The photos have been analysed by, a groundbreaking cloud platform that uses artificial intelligence and machine learning technology developed by Google to identify species.
Wildlife Insights has been trained to identify nearly 1300 species, from elephants to orangutans, but this is the first time the platform has been tested on Australian wildlife.
“The AI model had never seen Australia’s unique animals before, so when we started uploading images it was identifying wombats as pigs and kangaroos as deer,” said Dr Emma Spencer, WWF-Australia’s Eyes on Recovery Program Coordinator.
“Now, after training, the model can recognise species like eastern grey kangaroos, wombats, koalas and spotted-tailed quolls with more than 90% accuracy.”
Dr Spencer said it’s also the first time an AI model has learned to identify rarer species such as the Kangaroo Island dunnart.
“This is really remarkable as dunnarts look very similar to other small mammals like mice and even trained researchers can have difficulty telling the species apart,” she said.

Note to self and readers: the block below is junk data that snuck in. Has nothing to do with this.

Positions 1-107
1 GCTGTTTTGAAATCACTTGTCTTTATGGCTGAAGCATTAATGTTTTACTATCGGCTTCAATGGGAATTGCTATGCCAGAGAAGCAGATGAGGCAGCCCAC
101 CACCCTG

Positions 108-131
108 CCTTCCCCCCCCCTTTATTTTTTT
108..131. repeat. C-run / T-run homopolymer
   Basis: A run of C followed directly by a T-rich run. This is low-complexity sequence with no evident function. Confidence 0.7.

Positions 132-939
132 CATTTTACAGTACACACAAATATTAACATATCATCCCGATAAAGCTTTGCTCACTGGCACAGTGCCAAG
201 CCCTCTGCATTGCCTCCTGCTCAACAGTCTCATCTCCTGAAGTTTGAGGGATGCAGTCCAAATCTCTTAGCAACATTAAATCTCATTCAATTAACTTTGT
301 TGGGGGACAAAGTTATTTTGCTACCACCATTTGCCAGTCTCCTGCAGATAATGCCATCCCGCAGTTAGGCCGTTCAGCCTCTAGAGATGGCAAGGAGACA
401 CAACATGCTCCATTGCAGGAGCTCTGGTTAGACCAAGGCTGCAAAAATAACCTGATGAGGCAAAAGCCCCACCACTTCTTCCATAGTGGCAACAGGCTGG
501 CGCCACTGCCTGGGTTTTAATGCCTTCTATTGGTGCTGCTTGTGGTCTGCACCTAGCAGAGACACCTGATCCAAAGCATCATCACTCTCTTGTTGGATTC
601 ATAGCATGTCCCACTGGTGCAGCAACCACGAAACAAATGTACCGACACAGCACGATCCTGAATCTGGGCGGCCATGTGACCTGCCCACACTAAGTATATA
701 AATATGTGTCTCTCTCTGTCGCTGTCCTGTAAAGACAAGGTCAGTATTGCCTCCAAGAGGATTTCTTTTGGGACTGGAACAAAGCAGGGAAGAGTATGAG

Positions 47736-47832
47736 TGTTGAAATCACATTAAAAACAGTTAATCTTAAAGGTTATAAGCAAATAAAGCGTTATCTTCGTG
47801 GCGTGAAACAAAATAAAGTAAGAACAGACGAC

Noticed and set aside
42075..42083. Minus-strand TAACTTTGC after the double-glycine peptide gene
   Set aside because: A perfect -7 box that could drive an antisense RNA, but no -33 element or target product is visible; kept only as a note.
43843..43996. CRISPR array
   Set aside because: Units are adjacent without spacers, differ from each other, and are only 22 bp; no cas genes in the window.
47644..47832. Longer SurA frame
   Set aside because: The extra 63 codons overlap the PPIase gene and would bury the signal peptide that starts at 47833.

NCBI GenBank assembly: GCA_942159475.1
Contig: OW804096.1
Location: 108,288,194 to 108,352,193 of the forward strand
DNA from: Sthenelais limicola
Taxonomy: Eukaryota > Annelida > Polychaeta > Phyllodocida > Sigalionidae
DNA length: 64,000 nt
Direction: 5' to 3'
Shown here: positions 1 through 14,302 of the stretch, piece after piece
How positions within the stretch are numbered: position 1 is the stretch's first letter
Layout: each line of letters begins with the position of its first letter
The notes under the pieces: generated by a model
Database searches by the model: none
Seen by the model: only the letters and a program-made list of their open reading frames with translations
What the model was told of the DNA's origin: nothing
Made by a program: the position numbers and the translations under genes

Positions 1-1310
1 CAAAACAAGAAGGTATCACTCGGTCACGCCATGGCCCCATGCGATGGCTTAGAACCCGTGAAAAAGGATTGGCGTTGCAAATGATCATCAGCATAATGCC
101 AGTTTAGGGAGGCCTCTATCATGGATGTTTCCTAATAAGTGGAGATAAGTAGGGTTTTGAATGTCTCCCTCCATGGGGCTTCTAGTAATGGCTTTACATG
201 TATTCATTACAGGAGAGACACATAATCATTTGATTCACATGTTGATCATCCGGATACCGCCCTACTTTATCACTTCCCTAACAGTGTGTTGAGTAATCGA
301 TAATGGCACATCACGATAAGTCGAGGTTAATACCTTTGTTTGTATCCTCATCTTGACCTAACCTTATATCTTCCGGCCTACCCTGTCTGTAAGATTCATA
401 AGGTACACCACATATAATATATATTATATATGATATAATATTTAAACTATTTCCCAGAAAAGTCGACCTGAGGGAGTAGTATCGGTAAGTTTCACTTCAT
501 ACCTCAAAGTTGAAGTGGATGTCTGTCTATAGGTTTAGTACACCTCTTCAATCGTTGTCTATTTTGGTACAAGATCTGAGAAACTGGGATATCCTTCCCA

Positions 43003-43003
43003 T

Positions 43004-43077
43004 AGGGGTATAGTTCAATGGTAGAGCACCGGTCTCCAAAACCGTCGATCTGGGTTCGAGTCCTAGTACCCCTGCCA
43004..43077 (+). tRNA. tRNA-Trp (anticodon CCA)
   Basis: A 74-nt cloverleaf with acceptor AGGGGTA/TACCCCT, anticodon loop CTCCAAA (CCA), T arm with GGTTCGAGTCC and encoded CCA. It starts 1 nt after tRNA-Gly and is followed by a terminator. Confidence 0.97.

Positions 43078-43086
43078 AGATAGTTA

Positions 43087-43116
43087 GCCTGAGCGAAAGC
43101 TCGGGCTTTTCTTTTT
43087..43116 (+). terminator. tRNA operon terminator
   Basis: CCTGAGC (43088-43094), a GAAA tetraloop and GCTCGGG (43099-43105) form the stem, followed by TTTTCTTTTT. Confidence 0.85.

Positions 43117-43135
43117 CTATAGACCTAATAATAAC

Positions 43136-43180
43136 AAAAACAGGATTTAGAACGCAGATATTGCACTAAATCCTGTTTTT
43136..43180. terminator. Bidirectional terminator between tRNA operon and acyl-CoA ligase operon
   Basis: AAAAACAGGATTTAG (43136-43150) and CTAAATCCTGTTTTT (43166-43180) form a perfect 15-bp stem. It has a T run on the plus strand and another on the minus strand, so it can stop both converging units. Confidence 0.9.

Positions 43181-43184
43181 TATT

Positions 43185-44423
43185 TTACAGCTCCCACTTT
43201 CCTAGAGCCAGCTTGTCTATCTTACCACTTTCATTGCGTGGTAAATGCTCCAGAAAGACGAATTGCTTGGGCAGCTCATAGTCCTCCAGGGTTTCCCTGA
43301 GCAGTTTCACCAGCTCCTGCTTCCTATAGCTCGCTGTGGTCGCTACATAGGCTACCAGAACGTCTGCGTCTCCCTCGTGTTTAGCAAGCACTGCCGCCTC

More than 4 million pre-identified photos of Australian animals were uploaded to Wildlife Insights to train the platform.
“Like humans, AI models get better at recognising animals if they can look at thousands and thousands of images. We deliberately include ‘bad photos’ showing only parts of animals like a kangaroo tail or koala ears, as these help improve the accuracy of the AI,” said Jorge Ahumada, senior wildlife conservation scientist at Conservation International.
“The world is experiencing biodiversity loss at a scale never seen in human history, a crisis just as impactful to human wellbeing as climate change. Expanding the use of innovative conservation technologies, like Wildlife Insights, is proving to be one way to enhance monitoring and protection efforts across the globe.”
The AI model has now become a powerful tool in helping researchers to identify wildlife that survived the bushfires and determine where recovery actions are needed.